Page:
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Chuuya obi

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Kanji, Kana & Pronunciation
Romaji Chūya Obi
Kanji 昼夜帯
Kana ちゅうやおび
Audio Coming Soon
(n) day-night or noon-night obi

Chūya obi are always black satin on one side, a color on the other. Kimono scholar Liza Dalby suspects that this style may have originated among geisha (who influenced so many kimono fashions) because, upon rising around noon, they could well have worn such a thing until they changed into elaborate brocades for their evening's work of entertaining. Although she has never read anything that suggests this origin, the designs on so many of these old chūya obis are often quite chic - just the sort of thing one readily imagines a geisha wearing. (Liza Dalby's Kimono, Footnote 4.16, pg 342)


  • always reversible with black satin on one side with colors or patterns on the reverse
  • commonly hanhaba width, but do come in full width
  • tend to be soft or "floppy", not stiff

Chūya Obi Examples

Formality & TPO

When kimono were worn every day, they could be tied with a great variety of obi. Many of the informal obi styles, like the soft, black-satin faced chūya obi, have disappeared. (Liza Dalby's Kimono, Chapter 4: Kimono in Modern Japan > Types of Obi, pg 186)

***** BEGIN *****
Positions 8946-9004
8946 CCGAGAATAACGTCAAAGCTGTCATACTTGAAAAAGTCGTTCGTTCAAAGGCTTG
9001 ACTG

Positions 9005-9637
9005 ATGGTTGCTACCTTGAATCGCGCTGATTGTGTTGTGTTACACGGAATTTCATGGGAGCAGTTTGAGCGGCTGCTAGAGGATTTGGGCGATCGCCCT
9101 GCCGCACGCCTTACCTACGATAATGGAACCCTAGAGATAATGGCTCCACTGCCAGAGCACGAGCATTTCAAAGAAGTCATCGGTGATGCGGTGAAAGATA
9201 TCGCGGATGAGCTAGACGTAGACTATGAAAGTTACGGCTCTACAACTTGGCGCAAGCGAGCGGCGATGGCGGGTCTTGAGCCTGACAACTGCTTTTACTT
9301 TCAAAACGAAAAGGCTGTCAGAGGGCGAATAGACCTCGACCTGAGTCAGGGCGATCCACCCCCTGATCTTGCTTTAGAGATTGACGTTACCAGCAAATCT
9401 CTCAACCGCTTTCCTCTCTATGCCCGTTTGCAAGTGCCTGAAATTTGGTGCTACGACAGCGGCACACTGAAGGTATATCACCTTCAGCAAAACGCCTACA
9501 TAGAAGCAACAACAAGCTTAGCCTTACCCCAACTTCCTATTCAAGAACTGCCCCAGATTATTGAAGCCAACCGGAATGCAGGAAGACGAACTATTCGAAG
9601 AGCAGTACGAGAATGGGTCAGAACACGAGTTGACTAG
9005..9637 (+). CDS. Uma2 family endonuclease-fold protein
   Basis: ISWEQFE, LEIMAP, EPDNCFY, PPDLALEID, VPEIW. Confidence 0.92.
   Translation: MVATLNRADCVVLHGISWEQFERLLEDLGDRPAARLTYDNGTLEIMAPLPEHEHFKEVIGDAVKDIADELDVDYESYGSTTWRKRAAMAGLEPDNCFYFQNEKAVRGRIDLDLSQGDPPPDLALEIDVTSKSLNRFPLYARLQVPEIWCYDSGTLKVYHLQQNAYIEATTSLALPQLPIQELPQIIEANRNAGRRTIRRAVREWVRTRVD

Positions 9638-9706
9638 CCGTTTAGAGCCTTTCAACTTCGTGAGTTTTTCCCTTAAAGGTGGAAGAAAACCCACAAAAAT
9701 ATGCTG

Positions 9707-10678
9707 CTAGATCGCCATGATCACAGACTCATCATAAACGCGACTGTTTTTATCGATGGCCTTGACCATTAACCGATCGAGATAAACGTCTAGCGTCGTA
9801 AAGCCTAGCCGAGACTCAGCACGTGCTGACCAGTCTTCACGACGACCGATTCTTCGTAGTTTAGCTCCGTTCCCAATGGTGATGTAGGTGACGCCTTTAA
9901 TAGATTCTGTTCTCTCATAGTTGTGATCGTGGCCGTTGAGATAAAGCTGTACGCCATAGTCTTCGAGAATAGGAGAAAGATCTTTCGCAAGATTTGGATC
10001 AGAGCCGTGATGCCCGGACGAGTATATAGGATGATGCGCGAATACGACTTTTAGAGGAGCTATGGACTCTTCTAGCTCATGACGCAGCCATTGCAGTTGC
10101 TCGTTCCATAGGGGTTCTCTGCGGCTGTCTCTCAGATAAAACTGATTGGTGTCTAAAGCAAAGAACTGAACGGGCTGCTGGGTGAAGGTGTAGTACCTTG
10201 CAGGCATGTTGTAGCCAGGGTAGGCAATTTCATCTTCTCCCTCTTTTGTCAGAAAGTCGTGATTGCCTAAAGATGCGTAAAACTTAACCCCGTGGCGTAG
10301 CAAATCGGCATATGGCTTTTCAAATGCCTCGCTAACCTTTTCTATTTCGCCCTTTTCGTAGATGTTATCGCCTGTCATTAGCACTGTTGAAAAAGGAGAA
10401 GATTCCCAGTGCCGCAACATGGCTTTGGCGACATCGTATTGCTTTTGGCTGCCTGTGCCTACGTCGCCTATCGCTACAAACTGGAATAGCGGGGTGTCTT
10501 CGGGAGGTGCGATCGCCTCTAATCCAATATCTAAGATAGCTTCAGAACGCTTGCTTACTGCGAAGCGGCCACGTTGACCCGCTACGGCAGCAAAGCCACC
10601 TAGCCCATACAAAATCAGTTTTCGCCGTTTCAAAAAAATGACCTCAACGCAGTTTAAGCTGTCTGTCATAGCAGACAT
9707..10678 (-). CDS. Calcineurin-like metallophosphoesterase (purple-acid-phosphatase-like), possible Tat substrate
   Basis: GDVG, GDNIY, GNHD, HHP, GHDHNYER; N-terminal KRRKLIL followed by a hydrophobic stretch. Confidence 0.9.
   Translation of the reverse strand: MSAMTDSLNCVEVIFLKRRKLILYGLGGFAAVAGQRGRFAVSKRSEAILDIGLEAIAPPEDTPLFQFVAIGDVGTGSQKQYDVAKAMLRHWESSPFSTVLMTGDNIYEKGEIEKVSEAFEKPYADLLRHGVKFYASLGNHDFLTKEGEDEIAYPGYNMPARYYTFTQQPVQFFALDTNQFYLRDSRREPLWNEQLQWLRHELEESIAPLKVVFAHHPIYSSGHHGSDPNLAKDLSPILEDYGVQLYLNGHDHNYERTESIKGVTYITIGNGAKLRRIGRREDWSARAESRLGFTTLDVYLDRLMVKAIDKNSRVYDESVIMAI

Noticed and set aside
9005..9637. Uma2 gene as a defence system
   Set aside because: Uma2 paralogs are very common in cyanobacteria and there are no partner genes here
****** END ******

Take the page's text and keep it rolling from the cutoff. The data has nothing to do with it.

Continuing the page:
There is a vintage kimono shop in Kyoto, for example, that has shelves piled with soft obi faced in black satin. These are pliant hand-painted silks rather than brocade, worn through the 1930s as casually stylish everyday clothing. These obi are friendly, not forbidding. They are also obsolete. (Liza Dalby's Kimono, Chapter 4: Kimono in Modern Japan > The Feminist Critique, pg 140)

TPO - Within Japan

Occasion Acceptable
Hotel Wedding Reception Maybe
Restaurant Wedding Reception Yes
Formal Party Maybe
Casual Party Yes
Dinner Yes
Lunch Yes
Tea Gathering Maybe
Graduation Ceremony Yes
Practice Yes
Theatre, Concert Yes
Exhibition Yes
Travel Yes
Yes - Acceptable to wear.
OK - OK to wear if no suitable alternatives.
No - Unacceptable to wear.

Article Notes

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